Two WW1 biscuits sell for £290 at Suffolk auction

World War One biscuits The labels on the biscuits said they were brought back to the UK in August 1915

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A pair of World War One army ration biscuits have sold for £290, five times more than they were expected to fetch.

Lt Lionel Bruce Charles, who fought at the Gallipoli/Dardanelles campaign against the Ottoman Empire in 1915, is thought to have owned them.

Oliver Miller, of Lockdales in Suffolk, said the biscuits were "the sort of thing any First World War period collector would love to have".

"They're probably still edible, if you really wanted to eat them," he said.

The biscuits, labelled "used by troops in Sulva Bay", are made out of flour, salt and water and were expected to fetch between £40 and £60.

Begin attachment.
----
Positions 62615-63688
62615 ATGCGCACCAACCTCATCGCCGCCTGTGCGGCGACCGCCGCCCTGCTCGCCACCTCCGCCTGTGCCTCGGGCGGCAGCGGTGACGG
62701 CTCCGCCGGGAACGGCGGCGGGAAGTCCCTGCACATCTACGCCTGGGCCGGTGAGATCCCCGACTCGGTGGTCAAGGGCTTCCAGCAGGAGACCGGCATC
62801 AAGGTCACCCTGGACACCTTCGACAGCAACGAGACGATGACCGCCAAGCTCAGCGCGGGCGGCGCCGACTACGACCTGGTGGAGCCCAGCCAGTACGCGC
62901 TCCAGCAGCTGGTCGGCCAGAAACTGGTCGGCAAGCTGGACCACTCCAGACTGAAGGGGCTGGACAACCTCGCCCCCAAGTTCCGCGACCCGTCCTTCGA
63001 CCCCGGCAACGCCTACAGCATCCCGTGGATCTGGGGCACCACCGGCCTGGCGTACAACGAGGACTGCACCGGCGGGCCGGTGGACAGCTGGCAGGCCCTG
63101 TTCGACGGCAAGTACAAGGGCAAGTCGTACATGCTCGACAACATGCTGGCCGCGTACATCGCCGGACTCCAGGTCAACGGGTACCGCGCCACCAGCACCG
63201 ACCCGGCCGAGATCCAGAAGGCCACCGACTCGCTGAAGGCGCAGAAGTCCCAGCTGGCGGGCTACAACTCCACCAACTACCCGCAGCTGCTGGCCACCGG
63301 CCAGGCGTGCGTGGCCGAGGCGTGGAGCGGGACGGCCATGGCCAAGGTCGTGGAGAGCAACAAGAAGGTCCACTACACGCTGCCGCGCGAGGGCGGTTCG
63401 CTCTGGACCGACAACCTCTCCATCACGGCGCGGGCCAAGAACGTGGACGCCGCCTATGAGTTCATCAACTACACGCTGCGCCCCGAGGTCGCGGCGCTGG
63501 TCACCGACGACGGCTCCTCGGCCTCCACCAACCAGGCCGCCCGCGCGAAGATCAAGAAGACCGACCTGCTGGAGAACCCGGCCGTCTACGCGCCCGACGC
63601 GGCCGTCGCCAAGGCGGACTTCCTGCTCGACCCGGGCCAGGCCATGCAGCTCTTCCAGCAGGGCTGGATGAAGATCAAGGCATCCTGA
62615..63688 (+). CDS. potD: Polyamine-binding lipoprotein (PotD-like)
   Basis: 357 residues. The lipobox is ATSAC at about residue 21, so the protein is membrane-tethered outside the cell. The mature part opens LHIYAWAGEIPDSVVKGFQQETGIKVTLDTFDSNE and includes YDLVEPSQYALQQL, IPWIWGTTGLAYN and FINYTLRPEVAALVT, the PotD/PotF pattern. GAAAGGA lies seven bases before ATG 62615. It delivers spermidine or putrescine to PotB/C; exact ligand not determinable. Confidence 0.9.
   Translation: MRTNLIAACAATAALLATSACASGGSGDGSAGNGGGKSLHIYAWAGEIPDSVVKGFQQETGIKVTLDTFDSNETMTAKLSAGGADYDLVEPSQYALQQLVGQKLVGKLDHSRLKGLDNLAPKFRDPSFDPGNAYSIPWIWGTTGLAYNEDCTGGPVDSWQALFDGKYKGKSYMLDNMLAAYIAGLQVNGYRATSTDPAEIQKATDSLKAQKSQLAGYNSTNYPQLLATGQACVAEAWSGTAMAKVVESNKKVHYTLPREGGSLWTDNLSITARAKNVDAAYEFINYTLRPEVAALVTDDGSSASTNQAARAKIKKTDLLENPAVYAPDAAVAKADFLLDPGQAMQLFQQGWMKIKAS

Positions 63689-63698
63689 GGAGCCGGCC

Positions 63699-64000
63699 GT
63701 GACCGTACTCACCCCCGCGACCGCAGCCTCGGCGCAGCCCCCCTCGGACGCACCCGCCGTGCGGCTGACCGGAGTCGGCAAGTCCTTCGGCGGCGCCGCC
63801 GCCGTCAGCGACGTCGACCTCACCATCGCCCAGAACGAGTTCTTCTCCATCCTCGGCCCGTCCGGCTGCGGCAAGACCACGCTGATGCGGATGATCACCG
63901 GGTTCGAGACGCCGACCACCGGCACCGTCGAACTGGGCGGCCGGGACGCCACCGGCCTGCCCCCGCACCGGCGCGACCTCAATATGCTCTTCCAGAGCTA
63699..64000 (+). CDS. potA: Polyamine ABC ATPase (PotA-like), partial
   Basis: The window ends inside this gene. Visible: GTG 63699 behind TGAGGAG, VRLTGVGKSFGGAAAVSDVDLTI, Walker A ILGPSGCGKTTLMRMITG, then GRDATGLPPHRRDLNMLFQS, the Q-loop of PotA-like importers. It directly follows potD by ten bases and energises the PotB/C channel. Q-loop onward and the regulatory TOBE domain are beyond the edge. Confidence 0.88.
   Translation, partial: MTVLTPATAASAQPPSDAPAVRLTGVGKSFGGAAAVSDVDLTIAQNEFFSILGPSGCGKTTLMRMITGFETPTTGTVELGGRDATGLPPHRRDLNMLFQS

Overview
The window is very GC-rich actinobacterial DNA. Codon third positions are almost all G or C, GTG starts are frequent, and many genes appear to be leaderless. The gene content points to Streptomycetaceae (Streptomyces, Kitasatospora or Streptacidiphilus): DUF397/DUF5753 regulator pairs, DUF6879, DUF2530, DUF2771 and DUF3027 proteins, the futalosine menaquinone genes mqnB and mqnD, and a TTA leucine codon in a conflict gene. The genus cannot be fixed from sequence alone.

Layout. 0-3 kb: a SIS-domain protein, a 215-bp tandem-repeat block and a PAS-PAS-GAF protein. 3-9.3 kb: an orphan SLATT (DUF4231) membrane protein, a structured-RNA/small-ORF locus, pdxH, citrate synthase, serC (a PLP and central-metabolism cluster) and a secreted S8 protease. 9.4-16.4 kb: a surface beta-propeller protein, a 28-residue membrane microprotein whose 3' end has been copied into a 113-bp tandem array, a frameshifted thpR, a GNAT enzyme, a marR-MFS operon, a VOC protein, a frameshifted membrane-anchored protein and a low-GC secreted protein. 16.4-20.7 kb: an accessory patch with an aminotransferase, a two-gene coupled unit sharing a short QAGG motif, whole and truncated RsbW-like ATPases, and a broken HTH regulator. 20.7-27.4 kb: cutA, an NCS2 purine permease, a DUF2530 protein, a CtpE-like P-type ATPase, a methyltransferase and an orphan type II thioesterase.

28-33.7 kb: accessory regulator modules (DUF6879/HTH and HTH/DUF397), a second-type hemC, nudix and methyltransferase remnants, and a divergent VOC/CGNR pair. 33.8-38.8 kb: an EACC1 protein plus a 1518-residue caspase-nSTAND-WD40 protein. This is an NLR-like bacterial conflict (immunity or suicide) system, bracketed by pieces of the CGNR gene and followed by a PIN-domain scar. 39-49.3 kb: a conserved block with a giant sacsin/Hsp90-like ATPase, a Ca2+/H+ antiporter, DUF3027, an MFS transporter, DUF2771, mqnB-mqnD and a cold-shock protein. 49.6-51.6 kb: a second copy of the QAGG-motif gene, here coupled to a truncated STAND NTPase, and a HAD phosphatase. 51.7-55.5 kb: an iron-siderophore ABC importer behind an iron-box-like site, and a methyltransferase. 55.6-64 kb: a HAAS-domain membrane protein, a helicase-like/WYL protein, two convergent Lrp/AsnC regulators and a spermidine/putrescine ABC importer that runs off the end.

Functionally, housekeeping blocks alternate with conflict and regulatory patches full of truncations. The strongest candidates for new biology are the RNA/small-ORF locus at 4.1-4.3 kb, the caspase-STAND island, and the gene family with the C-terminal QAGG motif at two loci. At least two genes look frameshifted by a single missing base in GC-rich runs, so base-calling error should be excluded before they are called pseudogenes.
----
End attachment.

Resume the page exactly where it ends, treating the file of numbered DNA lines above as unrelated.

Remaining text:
Troops landing at Anzac Cove in the Dardanelles during the Gallipoli campaign Troops landed in the Dardanelles during the Gallipoli campaign

British Army biscuits were known for being particularly hard to bite through and a number have survived intact since WW1.

Mr Miller said: "The ingredients helped keep them sustained for this amount of time.

"The biscuits were usually crushed up to put in tea or stews - they were so solid they didn't really like to eat them as a straight biscuit.

"A collector would love to own them and would probably just enjoy looking at them, maybe with a different pack of biscuits."

Lt Charles lived at Wroxham House in Norwich. One biscuit is labelled "Gallipoli" and the other "Dardenelles" - both are dated August 1915.

The Gallipoli Campaign was a failed attempt by British, French, Australian and New Zealand troops to secure the sea route to their ally Russia through the Dardanelles.

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